Traces of Etruria

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After returning from San Gimignano and lunch at the Hotel Garden, we heard two lectures to prepare us for the next day’s excursions”one on Etruscan civilization, the other on a fresco cycle by Piero Della Francesca. Next morning our bus met the lecturer, Louise, at an impressive archaeological dig: a tomb complex dating back to the sixth century B.C. revealing steps to an altar, an underground entryway, and under a large roofed canopy, pieces of the tomb’s wall, some partially buried and others in various stages of reconstruction. Etruscan culture predated the Roman and was strongly influenced by the Greeks. On top of the large mound grew a grove of grand old oaks, which I believe were of the species Quercus pubescens or Downy oaks. Views of Cortona, the old Etruscan city on the mountain, were blocked by the weather, but our guide’s engagement, erudition and grace made the visit satisfying nevertheless. A native of Cambridge, daughter of a professional musician, she lives right outside Cortona in a 600-tree olive orchard and works as a restorer of paintings.

The next stop was the archaeological museum inside the walls of Cortona, which had just opened a new beautifully-designed exhibit of local Etruscan artifacts housed in a venerable medieval building. Most memorable to me were terra cotta funerary urns topped by reclining figures that seemed to have been molded very quickly and expressively. After the museum tour we had an hour and a half to wander in the pouring rain which didn’t deter the Saturday morning market from proceeding full swing. I hiked up steep deserted streets lined with terraced vineyards and olive groves and found a stone footpath for pilgrims climbing toward the Cathedral of St. Margaret. Though grand prospects of the Val di Chiama below were hidden, I was enthralled with the moody twisting path lined by dark cypresses. I reached the top just in time to pay for a coffee in order to use the bathroom at the café adjoining the Cathedral, which was just closing its doors after mass. Perhaps it’s age or perhaps it’s Italy, but never before in my travels do I remember the quest for the toilet being as frequent or dramatic as it was here almost every day.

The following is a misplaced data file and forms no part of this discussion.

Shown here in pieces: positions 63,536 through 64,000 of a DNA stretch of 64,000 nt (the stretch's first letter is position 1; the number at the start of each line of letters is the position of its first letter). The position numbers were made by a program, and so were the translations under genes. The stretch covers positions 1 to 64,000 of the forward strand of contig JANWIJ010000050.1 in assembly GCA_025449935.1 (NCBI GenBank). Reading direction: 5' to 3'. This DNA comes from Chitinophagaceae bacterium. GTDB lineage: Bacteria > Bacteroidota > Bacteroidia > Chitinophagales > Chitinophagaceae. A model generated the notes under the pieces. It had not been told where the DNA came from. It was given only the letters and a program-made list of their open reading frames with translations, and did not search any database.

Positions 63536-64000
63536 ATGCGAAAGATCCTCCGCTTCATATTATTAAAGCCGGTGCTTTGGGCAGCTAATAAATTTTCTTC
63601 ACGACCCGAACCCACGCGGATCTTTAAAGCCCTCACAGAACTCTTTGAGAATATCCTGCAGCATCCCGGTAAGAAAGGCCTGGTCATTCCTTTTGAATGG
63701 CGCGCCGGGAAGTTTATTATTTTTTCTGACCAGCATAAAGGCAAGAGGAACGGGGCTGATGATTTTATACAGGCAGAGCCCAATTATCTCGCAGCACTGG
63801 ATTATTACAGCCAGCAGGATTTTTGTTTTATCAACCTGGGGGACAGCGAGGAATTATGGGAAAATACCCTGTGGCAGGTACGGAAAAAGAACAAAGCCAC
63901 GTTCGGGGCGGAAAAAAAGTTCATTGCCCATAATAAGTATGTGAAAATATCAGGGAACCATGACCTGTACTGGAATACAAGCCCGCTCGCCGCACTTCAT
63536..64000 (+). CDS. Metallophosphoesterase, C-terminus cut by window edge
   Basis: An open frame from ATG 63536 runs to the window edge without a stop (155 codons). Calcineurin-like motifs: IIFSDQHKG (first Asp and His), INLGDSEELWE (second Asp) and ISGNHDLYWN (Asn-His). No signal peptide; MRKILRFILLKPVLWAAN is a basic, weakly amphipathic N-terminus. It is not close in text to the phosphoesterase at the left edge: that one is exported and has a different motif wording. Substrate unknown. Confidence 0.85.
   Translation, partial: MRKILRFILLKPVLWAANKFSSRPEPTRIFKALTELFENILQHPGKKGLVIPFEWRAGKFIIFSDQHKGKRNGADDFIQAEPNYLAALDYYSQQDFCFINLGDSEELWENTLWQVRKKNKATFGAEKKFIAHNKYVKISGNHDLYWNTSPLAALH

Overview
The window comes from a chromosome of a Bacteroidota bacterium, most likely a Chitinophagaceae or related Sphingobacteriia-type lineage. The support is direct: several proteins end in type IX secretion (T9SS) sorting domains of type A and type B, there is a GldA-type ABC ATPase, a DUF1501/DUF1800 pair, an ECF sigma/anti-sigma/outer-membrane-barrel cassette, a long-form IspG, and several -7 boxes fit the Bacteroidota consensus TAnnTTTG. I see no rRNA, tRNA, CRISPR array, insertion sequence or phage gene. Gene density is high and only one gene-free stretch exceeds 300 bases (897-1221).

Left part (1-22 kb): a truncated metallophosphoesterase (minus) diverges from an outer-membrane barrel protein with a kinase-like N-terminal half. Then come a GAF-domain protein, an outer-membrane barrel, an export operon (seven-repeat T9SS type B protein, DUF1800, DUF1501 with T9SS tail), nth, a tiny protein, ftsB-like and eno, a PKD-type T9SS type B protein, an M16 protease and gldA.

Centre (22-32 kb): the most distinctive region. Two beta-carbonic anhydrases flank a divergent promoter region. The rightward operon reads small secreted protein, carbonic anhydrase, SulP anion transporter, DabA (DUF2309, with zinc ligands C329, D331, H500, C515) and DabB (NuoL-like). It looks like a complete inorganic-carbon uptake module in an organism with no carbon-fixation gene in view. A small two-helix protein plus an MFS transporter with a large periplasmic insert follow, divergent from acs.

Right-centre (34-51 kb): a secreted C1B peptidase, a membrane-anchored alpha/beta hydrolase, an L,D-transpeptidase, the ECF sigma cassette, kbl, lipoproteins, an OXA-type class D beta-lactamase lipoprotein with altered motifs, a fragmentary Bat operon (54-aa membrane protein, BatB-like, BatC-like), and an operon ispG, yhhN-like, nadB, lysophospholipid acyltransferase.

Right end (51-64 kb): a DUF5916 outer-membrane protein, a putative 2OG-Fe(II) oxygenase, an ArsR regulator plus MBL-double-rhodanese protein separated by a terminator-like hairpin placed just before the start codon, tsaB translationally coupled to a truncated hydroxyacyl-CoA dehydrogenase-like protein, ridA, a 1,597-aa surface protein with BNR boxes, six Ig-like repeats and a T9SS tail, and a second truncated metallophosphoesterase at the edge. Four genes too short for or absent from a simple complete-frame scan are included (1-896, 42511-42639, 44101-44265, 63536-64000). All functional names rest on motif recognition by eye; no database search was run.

I rejoined our soggy group for a sumptuous lunch and lots of wine in the brightly lit cellar at Pizzeria Fufluns, after which we piled back into the bus for a snoozy ride to Arezzo, a good sized city about an hour distant.
There we viewed a fresco cycle illustrating a preposterous but lively Tale of the True Cross by Piero Della Francesca. We had more free time to wander in the rain, and Jan and I tried unsuccessfully to follow the signs to the house where Petrarch was born. Instead we found another huge Duomo at the top of the town where a wedding was about to begin, and an elegant city park located in the old fortress.

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